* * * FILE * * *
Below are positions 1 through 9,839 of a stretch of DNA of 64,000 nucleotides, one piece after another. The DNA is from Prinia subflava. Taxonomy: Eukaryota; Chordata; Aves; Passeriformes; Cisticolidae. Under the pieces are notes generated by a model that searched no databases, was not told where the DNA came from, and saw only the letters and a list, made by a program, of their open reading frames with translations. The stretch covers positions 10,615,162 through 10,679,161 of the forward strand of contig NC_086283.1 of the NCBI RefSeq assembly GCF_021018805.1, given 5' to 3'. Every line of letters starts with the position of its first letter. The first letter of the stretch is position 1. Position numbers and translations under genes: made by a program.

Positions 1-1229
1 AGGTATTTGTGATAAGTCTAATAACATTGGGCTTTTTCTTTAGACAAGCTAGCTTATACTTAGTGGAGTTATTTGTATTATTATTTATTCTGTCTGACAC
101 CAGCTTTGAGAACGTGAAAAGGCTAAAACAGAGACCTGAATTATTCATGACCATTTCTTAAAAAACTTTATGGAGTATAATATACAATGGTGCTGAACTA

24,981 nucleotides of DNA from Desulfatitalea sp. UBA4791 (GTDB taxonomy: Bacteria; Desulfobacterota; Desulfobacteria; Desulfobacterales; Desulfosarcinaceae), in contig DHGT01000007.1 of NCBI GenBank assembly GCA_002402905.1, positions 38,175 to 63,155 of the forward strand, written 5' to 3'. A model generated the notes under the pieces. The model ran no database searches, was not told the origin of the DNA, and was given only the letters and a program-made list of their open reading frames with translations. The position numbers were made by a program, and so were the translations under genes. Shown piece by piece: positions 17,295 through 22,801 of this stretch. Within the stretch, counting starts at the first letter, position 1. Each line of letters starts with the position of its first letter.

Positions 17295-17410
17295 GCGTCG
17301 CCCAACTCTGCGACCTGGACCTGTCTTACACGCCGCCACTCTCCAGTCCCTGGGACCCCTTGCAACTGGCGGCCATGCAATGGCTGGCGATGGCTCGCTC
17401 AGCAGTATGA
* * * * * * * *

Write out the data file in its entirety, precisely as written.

Below are positions 1 through 9,839 of a stretch of DNA of 64,000 nucleotides, one piece after another. The DNA is from Prinia subflava. Taxonomy: Eukaryota; Chordata; Aves; Passeriformes; Cisticolidae. Under the pieces are notes generated by a model that searched no databases, was not told where the DNA came from, and saw only the letters and a list, made by a program, of their open reading frames with translations. The stretch covers positions 10,615,162 through 10,679,161 of the forward strand of contig NC_086283.1 of the NCBI RefSeq assembly GCF_021018805.1, given 5' to 3'. Every line of letters starts with the position of its first letter. The first letter of the stretch is position 1. Position numbers and translations under genes: made by a program.

Positions 1-1229
1 AGGTATTTGTGATAAGTCTAATAACATTGGGCTTTTTCTTTAGACAAGCTAGCTTATACTTAGTGGAGTTATTTGTATTATTATTTATTCTGTCTGACAC
101 CAGCTTTGAGAACGTGAAAAGGCTAAAACAGAGACCTGAATTATTCATGACCATTTCTTAAAAAACTTTATGGAGTATAATATACAATGGTGCTGAACTA

24,981 nucleotides of DNA from Desulfatitalea sp. UBA4791 (GTDB taxonomy: Bacteria; Desulfobacterota; Desulfobacteria; Desulfobacterales; Desulfosarcinaceae), in contig DHGT01000007.1 of NCBI GenBank assembly GCA_002402905.1, positions 38,175 to 63,155 of the forward strand, written 5' to 3'. A model generated the notes under the pieces. The model ran no database searches, was not told the origin of the DNA, and was given only the letters and a program-made list of their open reading frames with translations. The position numbers were made by a program, and so were the translations under genes. Shown piece by piece: positions 17,295 through 22,801 of this stretch. Within the stretch, counting starts at the first letter, position 1. Each line of letters starts with the position of its first letter.

Positions 17295-17410
17295 GCGTCG
17301 CCCAACTCTGCGACCTGGACCTGTCTTACACGCCGCCACTCTCCAGTCCCTGGGACCCCTTGCAACTGGCGGCCATGCAATGGCTGGCGATGGCTCGCTC
17401 AGCAGTATGA